Ghost Towns live on in history


Some thrived, others only existed on paper

By Anthony Conchel - aconchel@aimmediamidwest.com



Dan Rhodebeck talks about researching the communities and the list that’s been compiled.

Dan Rhodebeck talks about researching the communities and the list that’s been compiled.


Sentinel Photos

Ann Artrip shows a map noting the “Ghost Towns of Morrow County” during an Oct. 24 presentation by the Morrow County Genealogical Society.


Sentinel Photos

WASHINGTON TOWNSHIP — One was a thriving company town with very little remnants, some had several names and quite a few others existed only on paper.

These “Ghost Towns of Morrow County” was the subject of a presentation by the Morrow County Genealogical Society Oct. 24.

“We count 57 ghost towns on the list,” said Dan Rhodebeck, who along with Ann Artrip, has spent hours researching the now forgotten communities.

Railroad influence

“Right now we are in St. James — or very near it — right down the road two-tenths of a mile,” Artrip said at the meeting held at Open Arms Christian Church on State Route 61.

St. James came about because of the railroad industry, namely The Cleveland, Columbus and Cincinnati Railroad.

“In 1851 it was Iberia Station and later in 1890 it became St. James,” Artrip said. It was also known as Haywood or Harwood in the late 1880s.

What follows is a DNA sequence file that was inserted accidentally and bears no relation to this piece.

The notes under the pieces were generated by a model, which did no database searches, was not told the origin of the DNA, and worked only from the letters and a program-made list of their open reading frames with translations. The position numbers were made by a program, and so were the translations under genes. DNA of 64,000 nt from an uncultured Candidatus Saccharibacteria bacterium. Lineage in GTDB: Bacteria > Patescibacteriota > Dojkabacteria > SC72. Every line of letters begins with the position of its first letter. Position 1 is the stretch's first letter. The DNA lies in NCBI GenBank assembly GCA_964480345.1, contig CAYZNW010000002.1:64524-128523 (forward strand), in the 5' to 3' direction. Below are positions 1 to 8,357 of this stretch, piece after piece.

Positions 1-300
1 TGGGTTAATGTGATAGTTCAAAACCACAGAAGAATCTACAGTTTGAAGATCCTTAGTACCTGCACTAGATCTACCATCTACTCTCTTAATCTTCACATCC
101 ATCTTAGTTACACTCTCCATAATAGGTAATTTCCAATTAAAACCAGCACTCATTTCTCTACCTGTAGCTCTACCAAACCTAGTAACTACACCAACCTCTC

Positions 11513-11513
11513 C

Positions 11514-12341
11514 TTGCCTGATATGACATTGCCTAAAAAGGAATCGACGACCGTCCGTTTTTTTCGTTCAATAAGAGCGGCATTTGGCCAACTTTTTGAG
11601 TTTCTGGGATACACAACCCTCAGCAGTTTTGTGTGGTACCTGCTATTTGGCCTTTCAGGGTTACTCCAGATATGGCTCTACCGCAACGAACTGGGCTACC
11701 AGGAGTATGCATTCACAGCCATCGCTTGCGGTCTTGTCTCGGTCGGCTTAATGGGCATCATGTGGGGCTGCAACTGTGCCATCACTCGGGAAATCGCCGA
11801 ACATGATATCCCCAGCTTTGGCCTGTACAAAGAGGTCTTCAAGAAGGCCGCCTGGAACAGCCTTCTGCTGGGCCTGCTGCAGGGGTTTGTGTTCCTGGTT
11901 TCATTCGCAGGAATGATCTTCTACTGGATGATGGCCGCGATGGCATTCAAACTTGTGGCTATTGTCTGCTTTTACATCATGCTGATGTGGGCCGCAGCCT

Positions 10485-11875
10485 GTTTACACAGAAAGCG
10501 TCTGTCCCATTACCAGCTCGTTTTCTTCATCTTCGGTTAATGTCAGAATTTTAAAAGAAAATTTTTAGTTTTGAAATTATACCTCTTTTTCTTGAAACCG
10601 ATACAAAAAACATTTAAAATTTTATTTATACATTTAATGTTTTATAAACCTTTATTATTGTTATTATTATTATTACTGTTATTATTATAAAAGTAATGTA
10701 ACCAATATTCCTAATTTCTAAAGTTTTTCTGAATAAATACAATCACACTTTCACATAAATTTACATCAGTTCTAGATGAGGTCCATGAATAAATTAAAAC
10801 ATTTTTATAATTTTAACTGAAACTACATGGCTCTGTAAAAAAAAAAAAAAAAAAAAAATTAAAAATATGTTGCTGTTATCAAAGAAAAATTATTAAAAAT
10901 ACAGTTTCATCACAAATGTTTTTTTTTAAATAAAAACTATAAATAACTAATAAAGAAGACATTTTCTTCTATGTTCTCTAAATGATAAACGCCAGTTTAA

The town had a half-dozen houses, a general store and a train station; later a grain elevator was built. Today just a handful of houses and an empty junkyard remain.

‘Paper towns’

“Paper ghost towns are those that never materialized,” said Artrip, who serves as president of the society.

An example is York, platted in 1849 by Daniel and Mary Flint at the intersection of State Route 61 and Township Road 49. Another in the same township was Port Miller platted by Samuel G. and Nancy J. Miller in 1852 near the CCC railroad and CR 59.

Port Miller was a proposed town with 47 lots, but no further record exists of it.

Rhodebeck noted the county recorder’s office is where plats of land were recorded. ”You can find these little towns that were laid out.”

Quite a Surprise

“My favorite ghost town is Surprise,” Artrip said. “I grew up near it.”

Her great, great grandmother was there when “a group of men were in the room talking about naming the town. One of the women came in and learned of this and said, ‘That will be a surprise won’t it?’”

The name stuck.

At its peak, Artrip said, Surprise had the one-room Davis Schoolhouse and a handful of homes.

Various names

Before it became Edison, the town was known as West Gilead, Levering and Gilead Station.

“It was a rough place with gambling and drinking,” Artrip said. Luther Mozier, who owned the land, sold it because he didn’t approve of that type of behavior.

Mozier built the first house in the village and also erected several other buildings.

In 1881 it was changed to Edison, which still exists with several businesses and 437 residents, per the 2010 U.S. Census.

Thriving Tidewater

“This was a company town with nice brick homes,” said one longtime resident.

Tidewater Pumping Station was built there around 1900. It was one of a series of pumping stations from oil fields ranging from Texas to the east coast.

Oil played a key role in Canaan Township’s history. Tidewater closed when the pipeline was torn up and the pumping station abandoned in 1945.

John G. Clark purchased the station and buildings and a box factory was built, with 175 employees. It was sold in 1975 to Field Container Corporation and the operations later moved to Marion.

Very little evidence is visible today of the once busy burg.